See also Gender and pain management. On a personal level, it had already occurred to me that apparently giving the impression of a certain kind of rude health, even when I’m not healthy at all, has probably led to some problems. I wouldn’t have thought of the “healthy is beautiful” stereotype as applied to women the doctor in question finds attractive, but it makes a certain twisted sense.

One I ran across more or less at random, through WordPress: Nerdy Apple Bottom’s My son is gay

If you think that me allowing my son to be a female character for Halloween is somehow going to ‘make’ him gay then you are an idiot. Firstly, what a ridiculous concept. Secondly, if my son is gay, OK. I will love him no less. Thirdly, I am not worried that your son will grow up to be an actual ninja so back off…

But it also was heartbreaking to me that my sweet, kind-hearted five year old was right to be worried. He knew that there were people like A, B, and C. And he, at 5, was concerned about how they would perceive him and what would happen to him.

Just as it was heartbreaking to those parents that have lost their children recently due to bullying. IT IS NOT OK TO BULLY. Even if you wrap it up in a bow and call it ‘concern.’ Those women were trying to bully me. And my son. MY son.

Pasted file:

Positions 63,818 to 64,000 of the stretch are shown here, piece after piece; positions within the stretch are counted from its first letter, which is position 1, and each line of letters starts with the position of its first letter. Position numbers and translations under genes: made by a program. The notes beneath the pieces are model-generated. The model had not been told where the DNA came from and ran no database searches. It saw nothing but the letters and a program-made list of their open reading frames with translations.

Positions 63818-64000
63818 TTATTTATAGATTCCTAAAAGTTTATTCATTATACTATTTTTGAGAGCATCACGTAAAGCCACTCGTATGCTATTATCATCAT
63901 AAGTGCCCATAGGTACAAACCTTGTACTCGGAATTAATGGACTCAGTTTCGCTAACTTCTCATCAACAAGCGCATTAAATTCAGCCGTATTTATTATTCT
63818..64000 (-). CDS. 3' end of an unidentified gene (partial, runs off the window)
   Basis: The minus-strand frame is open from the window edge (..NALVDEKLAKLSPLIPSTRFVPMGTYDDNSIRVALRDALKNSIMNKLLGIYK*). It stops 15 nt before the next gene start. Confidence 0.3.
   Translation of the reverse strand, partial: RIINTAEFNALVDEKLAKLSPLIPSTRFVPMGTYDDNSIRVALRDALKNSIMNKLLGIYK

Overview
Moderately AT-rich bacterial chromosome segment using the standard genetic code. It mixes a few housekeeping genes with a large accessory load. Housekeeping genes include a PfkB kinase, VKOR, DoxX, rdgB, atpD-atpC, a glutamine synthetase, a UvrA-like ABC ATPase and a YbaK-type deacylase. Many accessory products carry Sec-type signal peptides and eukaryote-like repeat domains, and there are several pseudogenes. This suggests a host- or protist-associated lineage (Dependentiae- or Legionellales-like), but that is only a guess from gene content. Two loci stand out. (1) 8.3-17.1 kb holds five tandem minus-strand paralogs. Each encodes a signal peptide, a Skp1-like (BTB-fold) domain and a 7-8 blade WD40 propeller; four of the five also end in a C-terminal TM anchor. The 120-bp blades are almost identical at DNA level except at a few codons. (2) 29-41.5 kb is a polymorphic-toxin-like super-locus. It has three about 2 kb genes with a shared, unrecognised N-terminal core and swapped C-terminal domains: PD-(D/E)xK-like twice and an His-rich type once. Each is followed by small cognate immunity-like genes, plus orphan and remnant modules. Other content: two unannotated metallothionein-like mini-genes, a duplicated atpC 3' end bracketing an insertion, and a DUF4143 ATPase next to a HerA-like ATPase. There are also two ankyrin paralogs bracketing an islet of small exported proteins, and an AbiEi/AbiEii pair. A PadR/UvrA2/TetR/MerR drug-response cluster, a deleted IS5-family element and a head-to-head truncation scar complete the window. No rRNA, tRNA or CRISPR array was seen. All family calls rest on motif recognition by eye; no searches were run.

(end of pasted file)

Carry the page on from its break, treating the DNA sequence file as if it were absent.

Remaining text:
This whole post is an excellent illustration of why kids can be so cruel: their parents will honest-to-goodness bully a 5-year-old over perceived deviation from their precious social delusions. While claiming the behavior produced by their meddling is the natural order of things–and scapegoating their own children for their cruelty. It honestly boggles the mind. Again, see also Neurononsense, and the status quo.

I continue to be amazed at adults who could possibly feel that the foundations of their reality are threatened by–and become very hostile toward–a little kid in a costume. That’s kinda tacit admission that they’re living inside a mental house of cards. When I have the energy, I will write more about this, and the perceived need to edit other human beings out of this “reality”. And some of the ways that the concept of “believing” gets used. From one comment, and not to pick on the commenter, you get a sentence like this: “I strongly believe everyone should be treated equal not matter what you believe in.” (As a scary experiment, search on “believe in” on that page, in the huge mess of comments. I made that mistake to try to find the one below again, since it got overwhelmed by the flood of new ones–actually, don’t even try searching! And how often do all these different usages get confused?!)